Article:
This is a brief circuit examination of the 1176LN "slam mode", where all the pushbuttons are pressed to create an effect with the compressor that is different from pressing only one of the ratio buttons.
The ratio switces are made up of 4 DPST switches, each with an 'A' side and a 'B' side. The 'A' side is used to switch a tapped offset voltage between about Vbias and about -4V (depending on the bias voltage calibration point). The 'B' side is used to switch a tapped amount of signal from the output of the preamplifier stage into the GR amp/rectifier stage. About 80% of the signal is used at 20:1 and about 16% of the signal is used at 4:1.
When all 4 buttons are pressed, this has the effect of shorting out several of the taps. As can be seen in the circuits below, only the two end switches need to be pressed to get the same electrical result. What you end up with is a divider made up from the two end resistances.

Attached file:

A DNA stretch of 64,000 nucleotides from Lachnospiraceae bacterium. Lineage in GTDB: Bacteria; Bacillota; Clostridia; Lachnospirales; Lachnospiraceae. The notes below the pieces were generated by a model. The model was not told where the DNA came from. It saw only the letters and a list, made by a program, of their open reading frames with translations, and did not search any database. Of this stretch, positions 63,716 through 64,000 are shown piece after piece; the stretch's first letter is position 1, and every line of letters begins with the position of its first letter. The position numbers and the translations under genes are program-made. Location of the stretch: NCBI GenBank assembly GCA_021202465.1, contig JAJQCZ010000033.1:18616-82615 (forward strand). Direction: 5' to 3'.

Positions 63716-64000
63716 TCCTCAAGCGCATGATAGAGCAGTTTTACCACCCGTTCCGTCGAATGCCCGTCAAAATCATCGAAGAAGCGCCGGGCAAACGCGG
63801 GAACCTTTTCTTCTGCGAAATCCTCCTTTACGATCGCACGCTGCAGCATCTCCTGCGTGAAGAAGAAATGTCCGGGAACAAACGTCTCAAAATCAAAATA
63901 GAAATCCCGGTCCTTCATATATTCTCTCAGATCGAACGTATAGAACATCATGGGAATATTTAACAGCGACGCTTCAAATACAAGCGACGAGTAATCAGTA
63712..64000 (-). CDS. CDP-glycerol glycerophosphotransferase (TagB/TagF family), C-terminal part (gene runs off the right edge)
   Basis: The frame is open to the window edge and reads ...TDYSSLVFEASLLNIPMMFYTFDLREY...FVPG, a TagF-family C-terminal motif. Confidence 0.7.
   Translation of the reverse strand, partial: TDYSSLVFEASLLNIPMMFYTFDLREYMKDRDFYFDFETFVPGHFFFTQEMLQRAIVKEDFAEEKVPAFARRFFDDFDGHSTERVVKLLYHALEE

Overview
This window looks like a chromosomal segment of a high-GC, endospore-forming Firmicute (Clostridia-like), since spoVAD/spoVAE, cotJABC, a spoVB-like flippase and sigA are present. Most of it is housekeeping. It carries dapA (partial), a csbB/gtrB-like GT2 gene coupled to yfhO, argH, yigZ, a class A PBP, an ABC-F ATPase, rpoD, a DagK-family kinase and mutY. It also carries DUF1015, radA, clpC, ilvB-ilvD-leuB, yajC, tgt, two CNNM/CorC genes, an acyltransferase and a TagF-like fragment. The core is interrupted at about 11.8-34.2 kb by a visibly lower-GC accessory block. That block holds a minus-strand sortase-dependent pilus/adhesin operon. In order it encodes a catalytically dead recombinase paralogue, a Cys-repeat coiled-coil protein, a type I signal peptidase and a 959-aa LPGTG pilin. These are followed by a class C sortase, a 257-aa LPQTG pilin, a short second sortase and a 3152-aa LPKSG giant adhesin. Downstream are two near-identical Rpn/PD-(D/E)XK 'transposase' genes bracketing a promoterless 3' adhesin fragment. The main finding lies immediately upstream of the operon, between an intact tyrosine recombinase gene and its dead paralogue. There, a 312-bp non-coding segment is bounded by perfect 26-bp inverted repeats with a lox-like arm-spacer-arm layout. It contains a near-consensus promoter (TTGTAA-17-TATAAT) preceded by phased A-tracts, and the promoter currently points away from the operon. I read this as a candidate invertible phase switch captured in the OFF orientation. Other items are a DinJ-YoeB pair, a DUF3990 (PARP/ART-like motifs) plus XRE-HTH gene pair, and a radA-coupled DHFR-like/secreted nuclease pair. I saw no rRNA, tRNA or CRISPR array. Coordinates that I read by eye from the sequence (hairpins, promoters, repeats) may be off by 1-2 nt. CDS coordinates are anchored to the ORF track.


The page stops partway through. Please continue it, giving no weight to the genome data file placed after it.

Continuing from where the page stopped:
In the case of the 'A' side, the resulting tap is closer to Vbias, but not the same as when just the 4:1 button is pressed, since there is a lower resistance to the -10V rail. It's more like a tap position that would correspond to a 10:1 button.
In the case of the 'B' side, the tap is slightly lower than mid way, approximately the position of a 10:1 divider point.
Ratio switches A side in normal and slam mode condition.
Ratio switches B side in normal and slam mode condition.
So what does this mean? It appears that the effect of pressing all the switches in creates tap points that correspond to a 10:1 ratio position, however with lower impedances as seen by the stage it feeds. It also appears that pressing just the 4:1 and 20:1 switches is electrically equivalent to pressing all 4 switches.